Let’s talk trends.
Is your product able to use current health food trends to expand its market share? Or perhaps you are looking to develop a product that will take advantage of current consumer desires? In this series, we will look at emerging functional and health food product trends and how they might be used to capture market attention. Let’s first explore new meat alternatives.
Meat-free and meat alternatives
With the UN listing high red and processed meat consumption as a plausible contributor to cancer increases across the globe, consumers are looking for ways to reduce their meat consumption but at the same time, do not want to give up the texture, nutrients, and taste that meat gives. Food researchers are exploring many meat substitutes beyond the standard soy and veggie patty varieties available. These meat alternatives also have the capacity to improve a product’s ‘nutrient profiling score’ to allow for relevant health claims to be made. (1, 2)
Pea proteins are emerging as a top contender with new products entering the market such as a chicken substitute that is receiving rave reviews. Gluten and soy free, pea protein can be used for much more than protein shakes! Pea protein has recently been used in minced meat products to increase the fibre and nutrient content while reducing saturated fat content without sacrificing flavour and texture. Have a look at the supermarket shelves to see what products are incorporating pea proteins. Could your next product use this versatile and nutritious meat protein alternative? (3)
Jackfruit is another meat alternative that has the texture of ‘pulled’ meat and absorbs the flavours around it. The largest fruit in the world, jackfruit is commonly eaten in India, Asia, Africa and some parts of South America but its popularity is growing in Australia and other western countries. Anecdotally, jackfruit may have carcinogen, bacterial, fungal and inflammation-fighting properties as well as insulin regulating effects but more rigorous scientific study is needed in these areas. It has the mouthfeel of meat but it is low in saturated fat and contains fibre, vitamin C, B vitamins, potassium, calcium, and magnesium amongst other important phytonutrients. The nutrient content of jackfruit is of course affected by many factors such as fruit age (immature or ripe) variety, growing conditions, and cooking treatment but this fruit has some amazing potential that is worth exploring! (4)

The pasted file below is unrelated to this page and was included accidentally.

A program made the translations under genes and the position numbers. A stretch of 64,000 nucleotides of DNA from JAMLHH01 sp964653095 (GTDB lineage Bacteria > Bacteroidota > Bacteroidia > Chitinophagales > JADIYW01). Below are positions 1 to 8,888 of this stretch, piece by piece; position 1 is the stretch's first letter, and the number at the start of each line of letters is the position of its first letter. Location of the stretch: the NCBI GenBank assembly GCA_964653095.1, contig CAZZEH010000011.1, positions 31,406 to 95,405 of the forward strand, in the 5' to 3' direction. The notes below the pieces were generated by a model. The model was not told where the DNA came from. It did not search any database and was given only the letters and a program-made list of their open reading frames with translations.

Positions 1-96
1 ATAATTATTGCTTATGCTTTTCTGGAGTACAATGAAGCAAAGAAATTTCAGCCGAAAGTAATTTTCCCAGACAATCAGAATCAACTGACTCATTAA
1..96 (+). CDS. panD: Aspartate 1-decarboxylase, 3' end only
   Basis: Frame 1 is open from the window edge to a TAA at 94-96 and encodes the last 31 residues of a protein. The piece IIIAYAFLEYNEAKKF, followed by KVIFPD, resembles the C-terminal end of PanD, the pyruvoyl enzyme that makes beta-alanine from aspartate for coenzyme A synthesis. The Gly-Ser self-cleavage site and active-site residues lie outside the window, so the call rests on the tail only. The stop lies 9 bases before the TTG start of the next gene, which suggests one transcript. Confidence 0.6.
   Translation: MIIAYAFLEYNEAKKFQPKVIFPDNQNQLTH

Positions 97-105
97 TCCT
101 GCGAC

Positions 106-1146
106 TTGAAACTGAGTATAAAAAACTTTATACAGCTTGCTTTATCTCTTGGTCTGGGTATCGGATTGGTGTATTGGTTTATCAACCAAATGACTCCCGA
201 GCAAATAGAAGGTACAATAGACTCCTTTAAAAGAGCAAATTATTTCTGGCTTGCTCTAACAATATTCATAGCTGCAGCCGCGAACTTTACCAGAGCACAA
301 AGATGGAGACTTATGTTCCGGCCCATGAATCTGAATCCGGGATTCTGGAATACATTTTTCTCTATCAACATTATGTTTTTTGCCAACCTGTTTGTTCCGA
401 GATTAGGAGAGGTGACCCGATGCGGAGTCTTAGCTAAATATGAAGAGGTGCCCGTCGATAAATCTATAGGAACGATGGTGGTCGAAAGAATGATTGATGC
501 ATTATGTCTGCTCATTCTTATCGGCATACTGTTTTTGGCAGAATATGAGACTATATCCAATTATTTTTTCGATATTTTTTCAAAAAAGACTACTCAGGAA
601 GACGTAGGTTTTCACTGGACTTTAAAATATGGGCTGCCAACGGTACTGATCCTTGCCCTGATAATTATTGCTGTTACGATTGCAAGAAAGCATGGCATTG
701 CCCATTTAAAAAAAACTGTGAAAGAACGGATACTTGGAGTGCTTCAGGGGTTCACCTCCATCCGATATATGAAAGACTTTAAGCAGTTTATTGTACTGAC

Lastly, there are insects! This might still be a bridge too far for many consumers but there are now cricket flours available (nutty and earthy in flavour) that have been used in baked goods and as meat substitutes.
Gluten and soy free, low in cholesterol and packed with more bio-available protein, vitamins, and minerals than other conventional meat alternatives, cricket flour might be a rising star if consumer perceptions can be persuaded. (5, 6)
These meat alternatives are also promoted as more sustainable choices with less environmental impact that intensive farming that goes into meat production. Did you know that peas actually improve the soil by returning nitrogen back to the ground (‘nitrogen-fixing’)? Not only are they good for us, but they also give back to the ground they are grown in! (4, 7)
What if you could make health claims on your products to attract new consumers by incorporating meat alternatives or other food trends? What impact might food trends have on increasing your market share? In what ways do you feel meat alternatives need to improve to gain consumer confidence to try them?
Contact Michelle at Food Envy Labelling if you would like to know more about meat alternatives, or other food trends and how they can improve your product’s nutrient profile score to access approved health claims. She would be happy to discuss the opportunities with you!
- Bouvard V, Loomis D, Guyton KZ, Grosse Y, Ghissassi FE, Benbrahim-Tallaa L, et al. Carcinogenicity of consumption of red and processed meat. Lancet Oncol. 2015;16(16):1599-600.
- Australian Government. Food Standards Australia New Zealand Act 1991 (Cth), Australia New Zealand Food Standards Code – Standard 1.2.7 – Nutrition, health and related claims F2016C00161 [Internet]. Canberra, ACT: Australian Government; 2018 [updated 2018 Nov 29; cited 2019 Jul 7]. Available from: https://www.legislation.gov.au/Details/F2018C00942.
- Huber E, Francio DL, Biasi V, Mezzomo N, Ferreira SR. Characterization of vegetable fiber and its use in chicken burger formulation. J Food Sci Technol. 2016;53(7):3043-52.
- Ranasinghe R, Maduwanthi SDT, Marapana R. Nutritional and Health Benefits of Jackfruit (Artocarpus heterophyllus Lam.): A Review. Int J Food Sci. 2019;2019:4327183.
- Kim HW, Setyabrata D, Lee Y, Jones OG, Kim YHB. Effect of House Cricket (Acheta domesticus) Flour Addition on Physicochemical and Textural Properties of Meat Emulsion Under Various Formulations. J Food Sci. 2017;82(12):2787-93.
- Pambo KO, Okello JJ, Mbeche RM, Kinyuru JN, Alemu MH. The role of product information on consumer sensory evaluation, expectations, experiences and emotions of cricket-flour-containing buns. Food Res Int. 2018;106:532-41.
- Kaye J, Finney D, White C, Bradley B, Schipanski M, Alonso-Ayuso M, et al. Managing nitrogen through cover crop species selection in the U.S. mid-Atlantic. PLoS One. 2019;14(4):e0215448.